I recalled my childhood. While not Dickensian, the hours preparing Red Cross mailings were on task.  This morning my memories transported me as I prepared an order of service for this Sunday. This time it was only 45 sets.

Playing Preacher

It is amateur hour, quite literally at First Parish in Brookline. I am in a set of sparsely attended summer services. Ordained ministers, perhaps largely so congregants don’t forget them, preach a few of these June through August. Most services are by one-shot pretend ministers. Perhaps like every cab driver, business executive and others, we believe we have at least one book and one sermon in us.

I am somewhat anal retentive. Coupled with nearly two decades as a technical writer, I have the tool (FrameMaker)  and the procedural oreintation for an order of service. But it is to my mother, Wanda, that I owe my efficiency at creasing paper and assembling such packages.

There’s no whalebone paper creaser here, but I learned such clerical skills using them.

I came after the days of buggy whip handles and corset stays in common use. Yet, I grew up when whales and other high-intelligence mammals were fair game — literally. Today, it is illegal to import or export whale parts, although interstate trade and selling antique objects is permissible.

From centuries ago, people knew how good whalebone was for creasing paper. Don’t think a  basketball or larger sized vertebra. Whalebone is not whale bone, rather the osteoid filter blades in the mouth of a baleen whale. In fact, whalebone is the baleen.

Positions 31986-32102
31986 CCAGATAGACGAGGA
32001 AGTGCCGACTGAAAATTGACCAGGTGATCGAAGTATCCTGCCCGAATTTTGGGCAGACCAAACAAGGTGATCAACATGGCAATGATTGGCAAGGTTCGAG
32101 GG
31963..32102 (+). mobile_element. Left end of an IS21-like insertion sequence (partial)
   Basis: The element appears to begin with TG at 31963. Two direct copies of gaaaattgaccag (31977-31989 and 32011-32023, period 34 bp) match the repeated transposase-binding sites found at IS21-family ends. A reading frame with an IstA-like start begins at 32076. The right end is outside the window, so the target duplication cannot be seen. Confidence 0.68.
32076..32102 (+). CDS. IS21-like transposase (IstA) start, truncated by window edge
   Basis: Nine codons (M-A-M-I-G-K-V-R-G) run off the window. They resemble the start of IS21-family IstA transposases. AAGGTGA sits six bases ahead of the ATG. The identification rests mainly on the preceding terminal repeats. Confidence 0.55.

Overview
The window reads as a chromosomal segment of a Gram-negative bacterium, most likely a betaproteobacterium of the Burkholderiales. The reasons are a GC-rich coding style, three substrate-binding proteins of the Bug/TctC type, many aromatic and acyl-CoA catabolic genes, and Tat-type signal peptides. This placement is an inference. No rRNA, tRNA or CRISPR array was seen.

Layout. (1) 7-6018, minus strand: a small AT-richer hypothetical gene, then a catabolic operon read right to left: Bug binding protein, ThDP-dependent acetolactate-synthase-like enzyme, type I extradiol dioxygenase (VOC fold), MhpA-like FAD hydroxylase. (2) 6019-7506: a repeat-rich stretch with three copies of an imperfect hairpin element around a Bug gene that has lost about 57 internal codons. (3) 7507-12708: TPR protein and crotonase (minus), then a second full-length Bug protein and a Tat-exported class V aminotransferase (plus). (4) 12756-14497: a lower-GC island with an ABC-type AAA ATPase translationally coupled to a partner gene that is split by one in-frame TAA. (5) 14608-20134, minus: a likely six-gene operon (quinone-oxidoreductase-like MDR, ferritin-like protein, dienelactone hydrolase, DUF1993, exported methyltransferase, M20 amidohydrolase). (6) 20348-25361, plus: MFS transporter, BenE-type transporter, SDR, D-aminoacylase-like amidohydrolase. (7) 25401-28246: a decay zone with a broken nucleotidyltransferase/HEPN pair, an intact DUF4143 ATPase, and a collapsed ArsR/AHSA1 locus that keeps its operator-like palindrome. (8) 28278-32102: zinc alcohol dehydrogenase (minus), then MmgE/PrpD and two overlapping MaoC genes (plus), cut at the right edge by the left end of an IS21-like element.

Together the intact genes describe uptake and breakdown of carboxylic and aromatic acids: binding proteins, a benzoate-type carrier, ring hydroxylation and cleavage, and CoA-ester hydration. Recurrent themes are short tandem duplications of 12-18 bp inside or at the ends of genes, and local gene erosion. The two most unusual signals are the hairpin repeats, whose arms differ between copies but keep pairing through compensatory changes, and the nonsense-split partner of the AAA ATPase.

It is much denser and ivory-like than a more porous bone. Even without smoothing and carving, whalebone has soft edges. A piece about the size of a letter opener presses down paper, making a crisp edge without catching or tearing.  You can also use one a long time without getting a cramp or blister. The modern plastic versions imitate the whalebone proportions and curved edges.

Lifelong Skills

Because volunteer availability is often unpredictable, my sister and I were unquestioning volunteers in our mother’s Red Cross chapters from primary school. In part, she instilled a worth ethic in us, as well as the awareness that volunteering  should be part of everyone’s obligation to neighbors and other humans around.

(I confess that we did the same to her many times. After the years we lived in Japan, she would end up in front of our of our classes in kimono and obi, holding up cultural objects and lecturing.)

Back to the not-so-thrilling days of mimeograph machines and German Gestetner copiers that reeked of ammonia… We sat and joked and folded and stuffed. Mailings by the many hundreds were possible and passable with good company and a couple of whalebones.

We saw that process in the summers at my grandparents’ backyard as well. My grandmother, Mable, played a little game with her husband a few times a summer. She’d say, “Bill I need a few Lima beans.”  Another time, she’d say the same about tomatoes, green beans, peaches and more. Granddad would go to his gardens or the nearby orchards and arrive with two or more bushels of the stuff.

Then the neighbors and kids in our immediate family would show. Under the wide maple in the yard, we take chairs or picnic benches and bend to work. Back when string beans had strings, we’d pull those and chop the beans. We’d press our thumbs into pea or Lima pods until they popped and we’d push the beans out with our thumbnails. Mable was off to canning and everyone got a share as she stocked the whole basement, floor to ceiling with jars and her deep freeze with bags.

Today, I only had 45 orders of service. It wasn’t worth gathering a community. The work would be complete before the second story finished.  Pity. There’s much learn and enjoy in communal tasks.

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Princess Tree: 2

June 22nd, 2008